In August 1943, O'Kane returned to the Mare Island Navy Yard where he assumed command of USS TANG upon her commissioning on October 15, 1943. After intensive training exercises in the San Diego area, TANG left for the Pacific, arriving in Pearl Harbor on January 8, 1944. Under Commander O'Kane, TANG went on five war patrols, sinking a total of 31 ships, totaling more than 227,000 tons, and damaging two other ships, a record unsurpassed by any American submarine.

During its fifth and final war patrol, which began on September 24 and ended on October 25, 1944, TANG sank 13 enemy ships. In what was to be her final battle, the TANG encountered a heavily escorted enemy convoy. Engaged in a fierce surface battle, Commander O'Kane directed TANG to fire her last two torpedoes at a crippled transport ship. The first torpedo went straight and true and struck its target. The second torpedo was faulty and turned around almost immediatley, heading directly for TANG. Ordering emergency speed, TANG tried to pull out of its path, but it struck the submarine in the stern, causing a violent explosion. Of the entire crew, only nine were able to escape the sinking submarine. They swam through the night until they were picked up by a Japanese destroyer escort eight hours later.

Commander O'Kane and the others from TANG were imprisoned on Formosa. He was later transferred to a secret prison camp near Tokyo where he was not registered and was therefore listed as "missing in action" until the camp's liberation two weeks after V-J Day. During his imprisonment, he and the other prisoners sruvived on a diet of less than 300 calories a day, eating mostly rice or barley, without fruit, vegetables or protein. Upon his release, O'Kane was suffering from scurvy and beriberi. He was evacuated by air to Pearl Harbor and, after a short hospitalization there, was transferred to the Naval Hospital in Portsmouth, New Hampshire.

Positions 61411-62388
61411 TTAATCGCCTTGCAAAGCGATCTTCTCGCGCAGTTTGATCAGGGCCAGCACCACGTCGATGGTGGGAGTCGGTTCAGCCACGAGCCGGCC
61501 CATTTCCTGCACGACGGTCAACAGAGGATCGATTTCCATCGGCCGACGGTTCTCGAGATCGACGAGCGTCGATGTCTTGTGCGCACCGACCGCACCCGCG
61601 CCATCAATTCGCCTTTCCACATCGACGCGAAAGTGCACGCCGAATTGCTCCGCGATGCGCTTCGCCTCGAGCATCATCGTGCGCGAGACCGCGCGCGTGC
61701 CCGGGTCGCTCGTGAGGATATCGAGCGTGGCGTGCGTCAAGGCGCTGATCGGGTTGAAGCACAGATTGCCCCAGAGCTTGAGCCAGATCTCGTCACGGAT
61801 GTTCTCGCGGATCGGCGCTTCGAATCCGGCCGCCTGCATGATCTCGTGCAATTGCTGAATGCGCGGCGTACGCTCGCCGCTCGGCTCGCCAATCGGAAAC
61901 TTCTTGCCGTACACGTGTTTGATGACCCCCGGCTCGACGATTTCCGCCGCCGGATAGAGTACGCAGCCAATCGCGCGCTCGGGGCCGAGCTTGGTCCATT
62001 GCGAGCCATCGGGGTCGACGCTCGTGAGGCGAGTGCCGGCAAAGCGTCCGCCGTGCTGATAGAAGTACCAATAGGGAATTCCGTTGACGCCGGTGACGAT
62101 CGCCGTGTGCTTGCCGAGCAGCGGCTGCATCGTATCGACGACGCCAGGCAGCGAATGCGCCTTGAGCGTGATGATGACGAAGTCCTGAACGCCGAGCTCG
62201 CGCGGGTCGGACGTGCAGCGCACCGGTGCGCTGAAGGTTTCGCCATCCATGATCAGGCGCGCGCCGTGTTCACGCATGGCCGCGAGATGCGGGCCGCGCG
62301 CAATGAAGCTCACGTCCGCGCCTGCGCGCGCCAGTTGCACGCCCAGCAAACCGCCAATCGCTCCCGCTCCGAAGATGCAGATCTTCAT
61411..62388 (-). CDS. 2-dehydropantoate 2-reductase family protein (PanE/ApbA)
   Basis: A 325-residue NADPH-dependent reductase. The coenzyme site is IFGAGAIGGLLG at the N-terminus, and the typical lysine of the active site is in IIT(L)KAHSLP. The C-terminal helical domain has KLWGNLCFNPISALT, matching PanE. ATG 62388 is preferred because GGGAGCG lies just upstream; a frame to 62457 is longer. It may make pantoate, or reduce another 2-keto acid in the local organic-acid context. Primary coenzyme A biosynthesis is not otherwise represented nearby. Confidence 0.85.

After his recovery, O'Kane's commands included USS PELIAS and USS SPERRY, as well as the Submarine School in New London, Connecticut, Submarine Division THIRTY-TWO and Submarine Squadron SEVEN. He was awarded the Medal of Honor for his exemplary service on TANG on March 27, 1947. Rear Admiral O'Kanes other military decoration include the Navy Cross with two Gold Stars, the Legion of Merit with Combat "V", the Purple Heart and the Prisoner of War Medal. He also wrote two books based on his experiences in World War II, Clear the Bridge and WAHOO.

Rear Admiral O'Kane passed away in February 1994. He is survived by his wife, Ernestine, two children, four grandchildren and four great-grandchildren.

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The photos below were taken by Stefan Karpinski and show the O'KANE underway in Middle East waters in 2003.



The photo below was taken by me and show the O'KANE in Pearl Harbor, Hi., on March 14, 2008.



The photos below were taken by me and show the O'KANE undergoing maintenance at Naval Station Pearl Harbor, Hi., on March 8, 2012.